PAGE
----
Mack Brown has won 78 percent of his games at Texas. He has won one national championship and played for another. He finished nine consecutive seasons with double-digit win totals at one point, and, at some places, would have earned his own statue outside his team's stadium.

But Brown has a penchant for doing the one thing most likely to alienate a fan base: He has routinely been crushed by the Longhorns' archrival.

Oklahoma's 63-21 Red River beatdown of Texas Saturday was just the latest indignity in a series that has seen Bob Stoops' squads beat Brown's teams by scores of 63-14 (2000), 65-13 (2003) and 55-17 (2011), respectively. Mind you, the 2000 and '03 Sooners went on to play for the national championship, and last year's squad was ranked No. 3 at the time of the game. This Oklahoma team is clearly much improved since its turnover-laden Sept. 22 home loss to Kansas State -- in particular, Mike Stoops' defense is starting to resemble the early-2000s Mike Stoops' defenses -- but it still sits at just No. 10 in the AP Poll.

"It's just unacceptable for Texas to lose like that to Oklahoma, much less anybody, especially two years in a row," said Brown, who fell to 5-9 against the Sooners. But that prompts a larger question: What is he going to do about it?

Following the early 2000s routs, the promise of young quarterbacks Chris Simms and Vince Young gave 'Horns fans hope for the future (though they were certainly ticked). And indeed, from 2000-04, when Oklahoma won five straight in the series, Texas lost just two regular-season games post-Red River. Last year's result could be chalked up to a young team still rebounding from the disastrous 5-7 campaign of 2010, but that transition has now hit a wall.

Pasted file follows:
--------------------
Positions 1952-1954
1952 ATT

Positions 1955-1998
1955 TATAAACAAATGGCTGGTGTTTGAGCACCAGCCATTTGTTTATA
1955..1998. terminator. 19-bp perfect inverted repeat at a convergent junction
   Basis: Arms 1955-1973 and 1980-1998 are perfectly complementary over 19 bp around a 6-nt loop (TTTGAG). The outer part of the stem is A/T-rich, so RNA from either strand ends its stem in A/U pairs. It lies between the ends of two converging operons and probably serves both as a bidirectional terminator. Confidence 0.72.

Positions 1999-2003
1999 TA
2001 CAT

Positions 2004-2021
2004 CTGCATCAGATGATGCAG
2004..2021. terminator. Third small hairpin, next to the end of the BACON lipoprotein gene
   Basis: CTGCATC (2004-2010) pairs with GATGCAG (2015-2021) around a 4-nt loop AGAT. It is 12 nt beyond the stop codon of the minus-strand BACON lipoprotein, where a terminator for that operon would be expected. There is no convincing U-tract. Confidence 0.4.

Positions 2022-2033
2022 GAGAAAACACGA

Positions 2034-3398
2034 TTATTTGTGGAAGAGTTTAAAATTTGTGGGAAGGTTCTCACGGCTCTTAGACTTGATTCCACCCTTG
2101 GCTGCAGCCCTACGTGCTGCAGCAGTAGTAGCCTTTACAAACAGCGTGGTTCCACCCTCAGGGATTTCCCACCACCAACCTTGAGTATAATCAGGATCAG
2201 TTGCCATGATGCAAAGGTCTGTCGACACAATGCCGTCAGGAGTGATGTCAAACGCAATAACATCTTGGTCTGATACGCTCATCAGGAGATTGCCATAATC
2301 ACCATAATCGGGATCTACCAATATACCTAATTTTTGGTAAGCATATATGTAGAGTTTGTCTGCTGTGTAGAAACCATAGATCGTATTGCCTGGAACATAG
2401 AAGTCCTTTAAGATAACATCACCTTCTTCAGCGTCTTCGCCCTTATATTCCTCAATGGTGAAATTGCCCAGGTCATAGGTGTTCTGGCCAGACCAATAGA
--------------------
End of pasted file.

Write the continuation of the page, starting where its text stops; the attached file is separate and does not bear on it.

Brown's hot hire two years ago, touted young defensive coordinator Manny Diaz, currently oversees one of the worst defenses in the FBS. Texas, which has developed a mysterious aversion to tackling, has allowed 13 touchdowns of 20 yards or longer in Diaz's last eight games. Meanwhile, offensive coordinator Bryan Harsin was brought in to beef up the 'Horns' rushing attack. They currently rank 43rd in country in that department.

Perhaps Texas will rekindle one of Brown's old traditions and embark on a late-season hot streak. But if not, what should he do? This isn't an emergency situation on par with Gene Chizik's predicament at Auburn, but Brown, at age 61 and making more than $5 million a year, won't likely be afforded a second chance to reinvent his program. It's too soon to declare Brown on the "hot seat," but it's a more plausible scenario than it's ever been before.

Current BCS forecast

Each week, I'll update my projected BCS lineup (as necessary) based on the latest week's games. Here's my current edition:

Title game: Alabama vs. Oregon
Rose: Michigan vs. USC
Fiesta: Kansas State vs. Notre Dame
Sugar: South Carolina vs. Oklahoma
Orange: Florida State vs. Louisville

Michigan (4-2) now looks like the leading candidate to represent the Big Ten in Pasadena. The Wolverines apparently have a pretty good defense (No. 10 nationally) when facing opponents other than Alabama, and they blanked Illinois 45-0 Saturday.

The Big 12 and SEC are all but assured to place two teams in the BCS, but good luck guessing which ones get the at-large spots. I'm still not convinced LSU makes it through with fewer than three losses, thereby making the Sugar Bowl a likely landing spot for the SEC East champion or runner-up. There, that team will face Oklahoma ... or West Virginia ...or TCU ... or ...